Friday, April 23, 2010

Jak and Daxter: The Lost Frontier (PSP) Review

It's Friday, the end of the workweek! Time for a new review of a more recent game. I'm sure you've had your fill of retro reviews for now. Today we're looking at Jak and Daxter: The Lost Frontier for the PSP. It's also available for the PlayStation 2, but I'm just worrying about the portable version.

Bad Guys Don't Amount to Jak

The PlayStation Portable has been home to a renaissance of Sony properties. There's been Resistance, MotorStorm, LittleBigPlanet, WipEout, Ratchet & Clank, God of War, Hot Shots Golf, and Syphon Filter. One series that took an extended holiday, but is now back in action is that of Jak and Daxter. The tag team are back, and ready for a new journey in Jak and Daxter: The Lost Frontier. Is this lost frontier worth finding?

Jak and Daxter have returned in all-new adventure. The duo are back on a mission to uncover the reason behind a shortage of eco in the world. It leads them to an area of the world called The Brink, where it is foretold that the fabled precursors stopped building pieces of the planet. Along the way they meet up with a ragtag group of pirates who wish to plunder their vessel. Jak and Daxter are forced to land on a nearby island, and thus the story truly begins. What there is of the story is told through brilliantly-voiced cutscenes. Daxter, as always, is the tale's comic relief, never letting the tale grow dark unlike previous games in the series. Rest assured, the game's rated E10+, so younger players can check out this adventure and not forced to have played the PlayStation 2 trilogy.

Say it with me, "Jak is back, baby!"

There are three types of gameplay in The Lost Frontier: Jak and Daxter together, Were-Daxter, and aerial combat via plane. Jak and Daxter together is what fans of the series have grown to know and love. Jak can come across a wide assortment of firearms to take out goons and villainous scum alike. He can scavenge the levels of the game for treasure chests giving him new weapon mods such as increased range and damage as well as obtain new armor for defensive purposes. There's different types of guns for Jak to use such as a machine gun-like weapon, an assault rifle, a grenade launcher, and a shotgun for close-range pursuits. All of the running, jumping, and shooting fans remember are available in this portable chapter of the series.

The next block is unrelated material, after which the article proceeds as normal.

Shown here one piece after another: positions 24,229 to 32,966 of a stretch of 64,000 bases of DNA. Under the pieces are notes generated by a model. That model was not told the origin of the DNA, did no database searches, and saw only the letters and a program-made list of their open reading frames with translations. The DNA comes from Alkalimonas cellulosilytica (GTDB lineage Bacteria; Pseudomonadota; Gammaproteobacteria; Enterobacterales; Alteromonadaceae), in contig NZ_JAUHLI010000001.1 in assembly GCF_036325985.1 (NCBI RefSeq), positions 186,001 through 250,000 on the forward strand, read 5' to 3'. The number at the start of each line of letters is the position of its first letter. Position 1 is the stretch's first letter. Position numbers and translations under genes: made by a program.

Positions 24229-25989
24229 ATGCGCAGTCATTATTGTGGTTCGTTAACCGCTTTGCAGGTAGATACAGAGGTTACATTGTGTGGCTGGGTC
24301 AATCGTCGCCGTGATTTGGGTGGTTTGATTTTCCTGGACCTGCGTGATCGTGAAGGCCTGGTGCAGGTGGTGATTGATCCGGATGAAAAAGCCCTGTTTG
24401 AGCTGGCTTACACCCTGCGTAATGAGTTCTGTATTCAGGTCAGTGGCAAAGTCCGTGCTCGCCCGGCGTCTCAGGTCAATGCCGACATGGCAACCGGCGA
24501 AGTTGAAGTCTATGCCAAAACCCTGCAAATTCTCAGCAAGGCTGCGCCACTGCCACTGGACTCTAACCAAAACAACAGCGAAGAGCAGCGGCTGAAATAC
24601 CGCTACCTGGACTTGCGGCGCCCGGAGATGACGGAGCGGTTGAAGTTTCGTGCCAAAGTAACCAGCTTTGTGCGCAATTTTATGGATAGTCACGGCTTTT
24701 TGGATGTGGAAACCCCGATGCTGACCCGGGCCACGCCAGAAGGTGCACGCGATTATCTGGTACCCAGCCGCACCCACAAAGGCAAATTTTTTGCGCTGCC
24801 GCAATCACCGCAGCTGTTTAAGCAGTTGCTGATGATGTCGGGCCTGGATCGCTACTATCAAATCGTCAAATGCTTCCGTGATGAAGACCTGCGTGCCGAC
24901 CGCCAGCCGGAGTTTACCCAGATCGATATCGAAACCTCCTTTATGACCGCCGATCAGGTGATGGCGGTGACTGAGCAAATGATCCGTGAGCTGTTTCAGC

Jak mows through this army of robots.

Along with something old, something new pops up in The Lost Frontier. Special precursor idols endow new powers and abilities to Jak. These can be cycled through with the directional pad's left and right buttons. There's a multitude of powers Jak can concoct such as shooting out a red ball of pulsating power that can be detonated by shooting at it, causing devastating damage to enemies and even big bad bosses. Jak can use his newly-hone precursor idol abilities to construct green crystal walkways at specific points in the game to cross over dangerous chasms or other obstacles. When Jak glows with yellow eco power, he can perform a rocket jump to reach new heights. There's also an ability that slows down time, causing previously perilously speedy platforms to slow down to a crawl, safe to cross. The other two powers include one that switches positions with a special totem and a shield that allows Jak to roll on top of deadly dark eco for a limited time. Unlike other games, this edition of Jak and Daxter doesn't just introduce a new power and forget about it. You're constantly using your acquired abilities throughout your journey.

When Daxter becomes separated from Jak, he finds himself subjected to dark eco. This turns him into Dark Daxter, or as I like to call him, Were-Daxter. Regardless of the name, Dark Daxter has a different playing style than him and Jak as a team. For one, the ferocious furry can't jump. He relies on heavy damage dealing melee attacks as well as other powers such as spinning into a tornado, taking out all enemies daring enough to stand in his way. Dark Daxter can also throw orbs of dark eco at enemies, too. The Dark Daxter segments happen but a few times throughout the game, and they often are puzzle-focused as well as battle-heavy.

Aye! T'is be t' life fer me, mateys!